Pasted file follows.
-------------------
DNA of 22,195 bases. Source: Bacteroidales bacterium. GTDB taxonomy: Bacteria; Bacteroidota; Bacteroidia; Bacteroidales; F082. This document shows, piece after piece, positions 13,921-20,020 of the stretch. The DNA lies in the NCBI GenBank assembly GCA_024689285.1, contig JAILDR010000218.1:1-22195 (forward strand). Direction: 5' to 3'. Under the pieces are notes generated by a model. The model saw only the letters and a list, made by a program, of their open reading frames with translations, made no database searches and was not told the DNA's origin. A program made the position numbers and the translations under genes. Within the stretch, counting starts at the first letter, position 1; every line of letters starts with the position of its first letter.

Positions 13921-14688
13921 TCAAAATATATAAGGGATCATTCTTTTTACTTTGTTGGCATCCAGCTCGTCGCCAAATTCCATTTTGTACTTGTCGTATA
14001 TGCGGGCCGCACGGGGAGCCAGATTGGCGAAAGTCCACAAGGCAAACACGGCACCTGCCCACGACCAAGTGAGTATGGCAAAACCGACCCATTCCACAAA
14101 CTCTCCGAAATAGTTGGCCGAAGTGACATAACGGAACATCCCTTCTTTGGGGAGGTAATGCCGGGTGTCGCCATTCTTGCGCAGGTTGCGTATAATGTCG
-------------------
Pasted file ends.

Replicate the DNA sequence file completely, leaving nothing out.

DNA of 22,195 bases. Source: Bacteroidales bacterium. GTDB taxonomy: Bacteria; Bacteroidota; Bacteroidia; Bacteroidales; F082. This document shows, piece after piece, positions 13,921-20,020 of the stretch. The DNA lies in the NCBI GenBank assembly GCA_024689285.1, contig JAILDR010000218.1:1-22195 (forward strand). Direction: 5' to 3'. Under the pieces are notes generated by a model. The model saw only the letters and a list, made by a program, of their open reading frames with translations, made no database searches and was not told the DNA's origin. A program made the position numbers and the translations under genes. Within the stretch, counting starts at the first letter, position 1; every line of letters starts with the position of its first letter.

Positions 13921-14688
13921 TCAAAATATATAAGGGATCATTCTTTTTACTTTGTTGGCATCCAGCTCGTCGCCAAATTCCATTTTGTACTTGTCGTATA
14001 TGCGGGCCGCACGGGGAGCCAGATTGGCGAAAGTCCACAAGGCAAACACGGCACCTGCCCACGACCAAGTGAGTATGGCAAAACCGACCCATTCCACAAA
14101 CTCTCCGAAATAGTTGGCCGAAGTGACATAACGGAACATCCCTTCTTTGGGGAGGTAATGCCGGGTGTCGCCATTCTTGCGCAGGTTGCGTATAATGTCG